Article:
Kia Charge Continues to Gain Traction in Europe

April 30th, 2024 by


Back in 2023, the Kia Corp launched a new service to generate interest in its upcoming battery-electric vehicle (BEV) lineup. With the intention of becoming a leader in BEV sales in the auto industry, the automaker needed to make some pretty bold moves. One of these was the Kia Charge package, and it’s not just about BEVs and plug-in hybrid options. Kia Charge is more focused on giving consumers the option to connect their cars to the consumer’s home for a more connected experience, much like consumers currently do with their smartphones and integrated Alexa apps. It all started in the Netherlands overseas, but is quickly seeing interest in Europe with over 100,000 subscriptions already locked in.

“The rising popularity of Kia Charge is proof that the consolidated one-contract concept is exactly what customers need, helping them to easily access charging stations where and when they want…The service also offers full price transparency, without any hidden expenses, for a charging network that continues to grow every week.” – Martin Enthofer, Director of Customer Experience Strategy and Solutions at Kia Europe

With the rising interest in various nations, maybe we’ll Kia Charge in America, too. We’ve already seen Kia put in the effort to get consumers more interested in plug-in hybrid electric vehicles (PHEVs) and BEVs with their partnership with Electrify America. The Kia EV6 was just coming out, and to get consumers attention, Kia was offering 1,000 kilowatt-hours (kWh), free of charge, at any Electrify America station across the U.S. Based on information from Kelley Blue Book about the average driving consumers do a month, that’s about 3-4 months of zero charging costs. Later that year (2022), Kia expanded its partnership with Electrify America to the Kia Niro EV, offering up to 500 kWh – 1950 miles of driving for free – complimentary EV charging at any Electrify America station across the U.S. with the new collaboration.

Circling back to Kia Charge, it’s not so much a service as it’s a term that applies to all BEVs and BEV charging solutions, like allowing cars to connect to a consumer’s home. We’ve already seen a variation of this, such as Level 2 charging station installations to a consumer’s garage for vehicle-to-grid (V2G) charging solutions. The next step is to implement vehicle-to-home (V2H) technology. Starting off as a pilot project, Kia wants to make it even easier to manage the energy used by the home and plug-in electric vehicles with the construction of homes that collect and convert solar energy into electrical energy with solar panels, energy by Vattenfall and smart charging (V1G). Without the need to plug into the city’s power grid, a consumer can charge their vehicle and their home without spending a dime.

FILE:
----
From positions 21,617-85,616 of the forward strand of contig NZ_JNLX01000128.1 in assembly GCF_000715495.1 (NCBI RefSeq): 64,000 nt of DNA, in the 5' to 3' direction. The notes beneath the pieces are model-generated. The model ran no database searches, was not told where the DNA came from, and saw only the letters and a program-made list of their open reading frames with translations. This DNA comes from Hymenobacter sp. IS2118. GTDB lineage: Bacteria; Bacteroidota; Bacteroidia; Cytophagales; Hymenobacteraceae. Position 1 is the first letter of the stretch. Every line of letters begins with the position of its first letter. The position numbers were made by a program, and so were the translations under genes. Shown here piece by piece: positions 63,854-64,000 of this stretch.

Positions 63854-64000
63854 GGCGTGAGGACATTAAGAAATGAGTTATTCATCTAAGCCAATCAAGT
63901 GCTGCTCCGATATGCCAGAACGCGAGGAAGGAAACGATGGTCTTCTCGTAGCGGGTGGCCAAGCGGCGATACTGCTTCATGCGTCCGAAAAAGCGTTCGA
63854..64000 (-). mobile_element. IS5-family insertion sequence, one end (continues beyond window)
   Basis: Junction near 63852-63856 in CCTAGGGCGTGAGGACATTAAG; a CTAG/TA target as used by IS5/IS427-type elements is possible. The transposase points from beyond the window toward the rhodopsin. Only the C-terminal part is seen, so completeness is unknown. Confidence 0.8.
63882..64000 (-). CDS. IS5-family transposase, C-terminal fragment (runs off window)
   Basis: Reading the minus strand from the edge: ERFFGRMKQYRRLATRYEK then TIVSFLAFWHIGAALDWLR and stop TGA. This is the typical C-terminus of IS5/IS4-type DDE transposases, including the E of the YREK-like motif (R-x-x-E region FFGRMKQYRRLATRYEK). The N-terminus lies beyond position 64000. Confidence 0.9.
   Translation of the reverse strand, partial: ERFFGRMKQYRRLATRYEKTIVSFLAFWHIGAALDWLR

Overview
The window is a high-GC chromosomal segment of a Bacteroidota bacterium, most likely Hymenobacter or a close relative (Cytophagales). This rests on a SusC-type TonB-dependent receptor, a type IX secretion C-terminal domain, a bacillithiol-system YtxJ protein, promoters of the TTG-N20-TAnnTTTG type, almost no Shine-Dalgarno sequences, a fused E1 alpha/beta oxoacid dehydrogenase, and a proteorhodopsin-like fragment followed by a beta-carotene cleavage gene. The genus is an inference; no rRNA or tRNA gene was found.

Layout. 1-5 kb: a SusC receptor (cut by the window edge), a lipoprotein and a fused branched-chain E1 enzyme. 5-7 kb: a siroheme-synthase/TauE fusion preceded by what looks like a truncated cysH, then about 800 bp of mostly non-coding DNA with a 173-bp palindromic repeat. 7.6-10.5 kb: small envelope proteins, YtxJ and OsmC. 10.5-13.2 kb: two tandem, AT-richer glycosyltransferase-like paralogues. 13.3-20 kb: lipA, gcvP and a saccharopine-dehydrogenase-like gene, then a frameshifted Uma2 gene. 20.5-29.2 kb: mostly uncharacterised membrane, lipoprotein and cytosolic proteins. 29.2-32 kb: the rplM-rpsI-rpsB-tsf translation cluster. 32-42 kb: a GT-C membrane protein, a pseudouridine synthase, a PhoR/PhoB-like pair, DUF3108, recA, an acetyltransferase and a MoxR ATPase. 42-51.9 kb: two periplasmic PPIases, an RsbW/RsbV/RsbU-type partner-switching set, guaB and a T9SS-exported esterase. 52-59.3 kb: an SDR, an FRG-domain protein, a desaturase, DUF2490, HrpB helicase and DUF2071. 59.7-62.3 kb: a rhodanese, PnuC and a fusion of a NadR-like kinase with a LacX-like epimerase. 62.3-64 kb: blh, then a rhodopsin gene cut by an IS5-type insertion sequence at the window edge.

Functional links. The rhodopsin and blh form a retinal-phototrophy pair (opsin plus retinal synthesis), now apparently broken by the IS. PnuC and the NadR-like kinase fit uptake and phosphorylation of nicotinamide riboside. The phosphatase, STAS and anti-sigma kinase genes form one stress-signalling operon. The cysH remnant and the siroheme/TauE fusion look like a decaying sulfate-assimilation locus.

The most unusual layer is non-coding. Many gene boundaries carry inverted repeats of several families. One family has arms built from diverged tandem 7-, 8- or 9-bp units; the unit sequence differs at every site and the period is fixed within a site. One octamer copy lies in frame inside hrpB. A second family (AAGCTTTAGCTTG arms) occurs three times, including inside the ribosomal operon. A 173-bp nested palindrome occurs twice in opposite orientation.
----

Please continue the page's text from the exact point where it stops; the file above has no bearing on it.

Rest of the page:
Why this is currently only overseas is due to the larger interest in BEVs and the city infrastructure in Europe. For instance, the Kia Charge network has around 700,000 charging points in 28 European countries. As for the U.S., most charging stations are hidden away in a shopping plaza or found out of the way of a consumer’s current route. Kia Corp is one of the many automakers that entered into a joint venture to build a high-powered EV charging network across North America, called IONNA, but that will take some time to really show some development. In the past, Kia and the Hyundai Motor Group joined IONITY to expand the BEV charging network in Europe, but only made 600 charging stations. By 2023, it aims to have 17,000 stations along European highways.

Will we see more homes powered by solar panels and a BEV in every garage in 2023? Unlikely, but with the growing interest in electric power with plug-in hybrids, consumers are slowly opening up to the idea of going electric. Do you also want to go green? Find new Kia BEVs and new Kia plug-in hybrids at Miami Lakes Automall.

Photo Source/Copyright: Kia Media


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